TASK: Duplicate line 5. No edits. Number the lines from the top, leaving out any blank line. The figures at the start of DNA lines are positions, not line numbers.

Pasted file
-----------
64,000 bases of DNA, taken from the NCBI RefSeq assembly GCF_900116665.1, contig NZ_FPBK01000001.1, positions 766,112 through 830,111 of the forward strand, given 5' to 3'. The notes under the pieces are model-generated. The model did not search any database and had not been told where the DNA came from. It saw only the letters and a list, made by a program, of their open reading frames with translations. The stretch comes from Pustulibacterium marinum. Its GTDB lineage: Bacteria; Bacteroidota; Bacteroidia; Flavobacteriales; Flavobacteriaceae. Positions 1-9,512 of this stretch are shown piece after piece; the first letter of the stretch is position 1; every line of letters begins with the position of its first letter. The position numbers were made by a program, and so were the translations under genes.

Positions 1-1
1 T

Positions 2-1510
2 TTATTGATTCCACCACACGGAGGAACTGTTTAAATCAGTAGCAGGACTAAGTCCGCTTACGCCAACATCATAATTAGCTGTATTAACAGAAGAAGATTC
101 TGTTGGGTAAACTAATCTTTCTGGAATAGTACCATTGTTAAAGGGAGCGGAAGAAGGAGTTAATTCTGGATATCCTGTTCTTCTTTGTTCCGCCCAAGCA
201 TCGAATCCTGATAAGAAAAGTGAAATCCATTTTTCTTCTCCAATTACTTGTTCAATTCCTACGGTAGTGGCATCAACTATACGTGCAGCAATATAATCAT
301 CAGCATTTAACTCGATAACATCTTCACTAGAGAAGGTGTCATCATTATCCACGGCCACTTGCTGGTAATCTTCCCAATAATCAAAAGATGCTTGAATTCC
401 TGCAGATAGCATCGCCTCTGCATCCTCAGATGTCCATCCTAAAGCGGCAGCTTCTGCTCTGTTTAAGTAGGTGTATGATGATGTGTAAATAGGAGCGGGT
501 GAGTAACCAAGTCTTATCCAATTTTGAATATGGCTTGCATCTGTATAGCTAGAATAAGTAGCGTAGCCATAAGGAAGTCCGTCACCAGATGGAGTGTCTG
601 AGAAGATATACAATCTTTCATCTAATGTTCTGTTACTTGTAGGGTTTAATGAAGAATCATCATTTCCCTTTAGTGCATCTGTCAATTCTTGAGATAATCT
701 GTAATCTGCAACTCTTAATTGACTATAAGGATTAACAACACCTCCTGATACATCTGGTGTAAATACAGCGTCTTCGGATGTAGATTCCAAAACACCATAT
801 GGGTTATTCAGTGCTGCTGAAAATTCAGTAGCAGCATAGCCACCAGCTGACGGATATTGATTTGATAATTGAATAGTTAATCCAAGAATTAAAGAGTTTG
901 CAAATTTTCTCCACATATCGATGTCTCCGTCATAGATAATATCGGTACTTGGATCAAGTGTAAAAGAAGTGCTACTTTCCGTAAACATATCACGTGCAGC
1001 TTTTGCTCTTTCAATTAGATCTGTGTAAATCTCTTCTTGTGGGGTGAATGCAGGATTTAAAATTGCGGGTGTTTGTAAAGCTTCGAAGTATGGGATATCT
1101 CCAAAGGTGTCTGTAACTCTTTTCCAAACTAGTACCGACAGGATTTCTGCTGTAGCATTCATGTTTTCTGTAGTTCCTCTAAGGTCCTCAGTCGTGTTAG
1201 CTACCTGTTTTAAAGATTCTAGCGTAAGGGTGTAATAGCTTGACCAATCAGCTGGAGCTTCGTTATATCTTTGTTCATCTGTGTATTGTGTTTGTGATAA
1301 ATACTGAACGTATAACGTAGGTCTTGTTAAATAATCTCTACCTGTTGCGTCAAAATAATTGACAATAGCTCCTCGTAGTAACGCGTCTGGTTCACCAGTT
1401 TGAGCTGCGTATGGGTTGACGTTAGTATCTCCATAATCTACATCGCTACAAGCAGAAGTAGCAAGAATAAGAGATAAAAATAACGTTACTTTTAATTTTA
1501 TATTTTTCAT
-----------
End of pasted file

2 TTATTGATTCCACCACACGGAGGAACTGTTTAAATCAGTAGCAGGACTAAGTCCGCTTACGCCAACATCATAATTAGCTGTATTAACAGAAGAAGATTC